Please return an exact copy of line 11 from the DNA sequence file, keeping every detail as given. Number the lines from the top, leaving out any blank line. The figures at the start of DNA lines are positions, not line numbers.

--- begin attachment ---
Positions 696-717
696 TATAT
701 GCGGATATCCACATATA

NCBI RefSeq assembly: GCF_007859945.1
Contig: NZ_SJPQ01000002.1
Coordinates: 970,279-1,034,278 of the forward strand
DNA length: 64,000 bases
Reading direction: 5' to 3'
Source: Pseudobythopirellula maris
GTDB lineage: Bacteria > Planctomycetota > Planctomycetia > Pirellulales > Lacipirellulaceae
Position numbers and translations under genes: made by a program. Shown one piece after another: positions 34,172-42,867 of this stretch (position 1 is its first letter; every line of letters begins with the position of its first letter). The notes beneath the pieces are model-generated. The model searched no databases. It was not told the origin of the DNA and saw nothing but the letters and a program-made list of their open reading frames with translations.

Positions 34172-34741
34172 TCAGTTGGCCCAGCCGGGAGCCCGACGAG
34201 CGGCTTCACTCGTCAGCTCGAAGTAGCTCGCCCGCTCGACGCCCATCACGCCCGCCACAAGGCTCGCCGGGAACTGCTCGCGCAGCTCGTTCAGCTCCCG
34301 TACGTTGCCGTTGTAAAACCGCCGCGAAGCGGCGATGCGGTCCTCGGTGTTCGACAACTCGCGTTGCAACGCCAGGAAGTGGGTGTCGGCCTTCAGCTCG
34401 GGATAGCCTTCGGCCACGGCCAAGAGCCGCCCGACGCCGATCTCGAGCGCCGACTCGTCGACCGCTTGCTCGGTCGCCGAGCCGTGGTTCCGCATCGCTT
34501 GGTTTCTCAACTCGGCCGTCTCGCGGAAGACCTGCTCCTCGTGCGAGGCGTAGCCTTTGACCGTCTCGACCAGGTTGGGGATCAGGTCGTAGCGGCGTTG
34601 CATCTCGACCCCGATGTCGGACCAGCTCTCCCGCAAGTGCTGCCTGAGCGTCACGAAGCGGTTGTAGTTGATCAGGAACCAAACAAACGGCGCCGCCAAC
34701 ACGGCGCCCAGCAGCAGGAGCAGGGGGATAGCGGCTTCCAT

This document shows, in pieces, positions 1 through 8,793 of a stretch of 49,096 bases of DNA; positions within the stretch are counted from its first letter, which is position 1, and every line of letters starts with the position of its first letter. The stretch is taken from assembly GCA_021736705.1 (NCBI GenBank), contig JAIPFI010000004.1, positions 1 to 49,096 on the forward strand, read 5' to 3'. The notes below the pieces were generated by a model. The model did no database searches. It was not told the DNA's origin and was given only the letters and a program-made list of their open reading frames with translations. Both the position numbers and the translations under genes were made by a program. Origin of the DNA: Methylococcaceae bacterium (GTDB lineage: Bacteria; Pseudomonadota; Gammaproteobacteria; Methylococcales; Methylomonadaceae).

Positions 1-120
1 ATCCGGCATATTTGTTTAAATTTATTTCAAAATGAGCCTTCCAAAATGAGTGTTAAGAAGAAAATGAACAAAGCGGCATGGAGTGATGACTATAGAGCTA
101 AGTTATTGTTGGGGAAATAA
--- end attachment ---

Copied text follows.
Position numbers and translations under genes: made by a program. Shown one piece after another: positions 34,172-42,867 of this stretch (position 1 is its first letter; every line of letters begins with the position of its first letter). The notes beneath the pieces are model-generated. The model searched no databases. It was not told the origin of the DNA and saw nothing but the letters and a program-made list of their open reading frames with translations.